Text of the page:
China has launched its long-awaited emissions trading system, a key tool in its quest to drive down climate change-causing greenhouse gases
China says it is a "doer" in global climate governance, but recent reports about its supposed obstruction of climate talks at the India G20 summit clouds its efforts in climate action. AFP / GREG BAKER


  • The G20 meetings late last month in India ended without a joint communique
  • China rejected blame for the meet's failure to agree on climate goals
  • China's fossil fuel expansion will only raise the price it has to pay: ASPI's Kate Logan
  • The planet's future should not be used as a political tool by any party: E3G's Belinda Schäpe

China's role in pushing for global climate action has become even more crucial in recent years as the world's second largest economy remains the world's largest carbon emitter. But reports that the Chinese delegation's "obstruction" led to the recent G20 climate meet ending without an agreement on climate targets have put Beijing's claims of climate leadership to the test.

The climate meetings ended July 28 without a joint communique from the member states, which account for around 80% of the world's total carbon footprint, on concrete targets to cut greenhouse gas emissions. After the meetings in the southern Indian city of Chennai, reports emerged that China obstructed discussions on key issues, such as reducing emissions and halting the use of fossil fuels.

The demands by developed countries to reduce emissions to limit global warming to 1.5 celsius were opposed by developing countries at the meeting, who said it would limit their economic growth, reports have quoted officials from host India as saying. China and Saudi Arabia reportedly backed away from making commitments.

On Wednesday, China responded to those reports, rejecting blame for the meetings' failure to secure an agreement. "Some countries introduced geopolitical issues as an obstruction and the meeting failed to adopt a communique. China finds it regrettable," a Chinese foreign ministry spokesperson said in a statement.

China insisted that it was "a doer in advancing climate governance," asked developed countries to take their climate responsibilities seriously and "stop such acts that affect and undermine global climate response as adopting unilateral measures, decoupling, severing industrial chains and erecting trade barriers."

China's opposition to "progressive language" on ultimately phasing out fossil fuel use isn't surprising, Belinda Schäpe, policy adviser on China and EU-China relations at the Climate Diplomacy and Geopolitics team of climate think tank E3G, told International Business Times.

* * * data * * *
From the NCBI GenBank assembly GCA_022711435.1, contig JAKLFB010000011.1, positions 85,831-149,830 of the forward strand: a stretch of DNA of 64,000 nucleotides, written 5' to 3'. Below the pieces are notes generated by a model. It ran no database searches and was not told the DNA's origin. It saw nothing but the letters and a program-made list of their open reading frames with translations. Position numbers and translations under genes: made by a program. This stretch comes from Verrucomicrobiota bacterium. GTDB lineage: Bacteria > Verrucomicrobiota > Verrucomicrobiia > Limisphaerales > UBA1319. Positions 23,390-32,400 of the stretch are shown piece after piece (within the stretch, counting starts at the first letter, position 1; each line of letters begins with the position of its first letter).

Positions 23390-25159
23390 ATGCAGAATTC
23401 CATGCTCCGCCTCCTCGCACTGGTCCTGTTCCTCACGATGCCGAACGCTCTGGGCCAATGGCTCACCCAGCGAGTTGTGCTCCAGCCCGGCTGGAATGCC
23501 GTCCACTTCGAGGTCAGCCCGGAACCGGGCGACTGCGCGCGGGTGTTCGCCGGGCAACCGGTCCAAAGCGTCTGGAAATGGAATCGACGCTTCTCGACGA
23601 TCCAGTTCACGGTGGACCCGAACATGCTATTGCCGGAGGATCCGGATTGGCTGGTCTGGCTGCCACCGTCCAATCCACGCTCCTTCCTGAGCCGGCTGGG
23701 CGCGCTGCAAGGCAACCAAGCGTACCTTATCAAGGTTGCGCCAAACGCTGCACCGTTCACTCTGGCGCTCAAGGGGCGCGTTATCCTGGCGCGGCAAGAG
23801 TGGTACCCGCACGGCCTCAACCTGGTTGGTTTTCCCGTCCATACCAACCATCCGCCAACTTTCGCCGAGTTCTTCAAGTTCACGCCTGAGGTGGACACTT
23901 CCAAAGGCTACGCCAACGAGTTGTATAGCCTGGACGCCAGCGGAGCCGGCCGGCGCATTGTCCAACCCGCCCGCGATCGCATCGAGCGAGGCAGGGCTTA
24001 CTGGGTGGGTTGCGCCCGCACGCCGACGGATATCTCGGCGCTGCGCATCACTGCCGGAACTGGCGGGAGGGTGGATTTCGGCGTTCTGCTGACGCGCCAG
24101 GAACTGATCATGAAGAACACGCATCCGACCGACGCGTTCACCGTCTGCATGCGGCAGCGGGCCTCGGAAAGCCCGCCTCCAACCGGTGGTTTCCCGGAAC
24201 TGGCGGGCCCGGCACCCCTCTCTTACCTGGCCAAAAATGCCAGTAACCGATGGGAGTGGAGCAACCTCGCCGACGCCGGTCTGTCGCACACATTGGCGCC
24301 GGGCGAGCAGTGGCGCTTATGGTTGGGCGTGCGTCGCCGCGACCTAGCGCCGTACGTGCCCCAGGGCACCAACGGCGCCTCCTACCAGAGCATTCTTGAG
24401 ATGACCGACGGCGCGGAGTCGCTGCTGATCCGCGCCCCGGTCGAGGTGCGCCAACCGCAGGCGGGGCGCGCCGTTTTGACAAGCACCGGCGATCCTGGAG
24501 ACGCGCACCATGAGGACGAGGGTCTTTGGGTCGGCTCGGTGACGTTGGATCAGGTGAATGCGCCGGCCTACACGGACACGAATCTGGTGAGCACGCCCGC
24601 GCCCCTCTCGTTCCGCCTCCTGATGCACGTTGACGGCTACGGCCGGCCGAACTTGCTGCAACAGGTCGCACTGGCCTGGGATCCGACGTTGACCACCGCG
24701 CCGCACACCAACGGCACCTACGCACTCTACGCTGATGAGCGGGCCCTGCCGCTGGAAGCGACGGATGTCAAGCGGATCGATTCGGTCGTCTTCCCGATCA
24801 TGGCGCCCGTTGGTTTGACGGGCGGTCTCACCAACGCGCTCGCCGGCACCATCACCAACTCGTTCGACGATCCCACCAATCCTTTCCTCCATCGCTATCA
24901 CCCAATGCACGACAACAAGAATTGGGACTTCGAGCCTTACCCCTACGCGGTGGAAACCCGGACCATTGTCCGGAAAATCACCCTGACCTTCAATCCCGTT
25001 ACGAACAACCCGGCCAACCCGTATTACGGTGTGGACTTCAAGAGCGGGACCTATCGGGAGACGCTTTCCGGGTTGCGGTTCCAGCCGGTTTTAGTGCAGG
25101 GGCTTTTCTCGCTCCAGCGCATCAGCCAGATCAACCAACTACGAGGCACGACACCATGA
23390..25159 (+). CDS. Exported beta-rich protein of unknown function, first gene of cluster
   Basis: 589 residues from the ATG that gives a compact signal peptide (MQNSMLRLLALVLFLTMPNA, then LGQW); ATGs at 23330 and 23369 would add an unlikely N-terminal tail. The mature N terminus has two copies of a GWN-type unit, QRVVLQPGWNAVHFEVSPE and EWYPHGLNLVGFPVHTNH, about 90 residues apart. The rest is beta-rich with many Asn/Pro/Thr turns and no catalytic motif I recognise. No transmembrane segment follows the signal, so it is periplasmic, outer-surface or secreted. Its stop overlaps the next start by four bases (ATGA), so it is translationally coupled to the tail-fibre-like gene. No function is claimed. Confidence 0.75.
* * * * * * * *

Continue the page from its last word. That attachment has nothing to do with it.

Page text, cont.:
She pointed to when China was among the countries that pushed to water down fossil fuel language in the last few minutes of negotiations at the COP26, or the UN Climate Change Conference, held in Glasgow in 2021, after most nations had agreed to the text.

Kate Logan, associate director of climate at the Asia Society Policy Institute (ASPI), agreed that China's alleged blocking of negotiations was not new, considering its ongoing challenges – such as difficulty in giving up coal – in meeting its climate goals.

Although Beijing sees G20 talks as a supplement to the UN for climate negotiations, its continued expansion of fossil fuels "will only serve to raise the literal and figurative price tag" it has to pay for its climate targets, she said.

Logan said China's claims of global climate leadership will "increasingly be in doubt" as the world scrambles to curb the impacts of climate change. Despite Beijing's pledge to peak fossil fuel emissions by the end of this decade, the tragic floods, scorching heat waves and extended droughts in China only highlight the urgent need for greater action.

And, if Beijing does support calls to triple renewable energy efforts and double energy efficiency within the decade, it could lend credence to China's claims that it is a cooperative global player in climate action.

The Asian economic giant has indeed demonstrated solid climate action in the past years. For instance, China's work on renewables has put it in a good position to phase down coal use much earlier than planned. But the Chinese government has not yet laid out a clear strategy on how it will actually phase out coal, the largest contributor to the country's carbon emissions.

Geopolitics has also increasingly spilled over into the climate arena. U.S.-China climate talks were suspended last year after then House Speaker Nancy Pelosi's visit to Taiwan, along with other critical issues that Washington and Beijing were to tackle in 2022.

"The planet's future should not be used as a political tool by any party. If geopolitics prevent countries from cooperating on climate change, it doesn't stop them from competing with each other to do better," Schäpe said.

China has come a long way from its "obstructive role" in climate discussions during the COP15 summit in 2009 and even helped support the creation of the Paris Agreement. However, the country can still play "a more constructive and progressive" role in terms of establishing clear commitments regarding its coal use as well as backing climate finance, she said.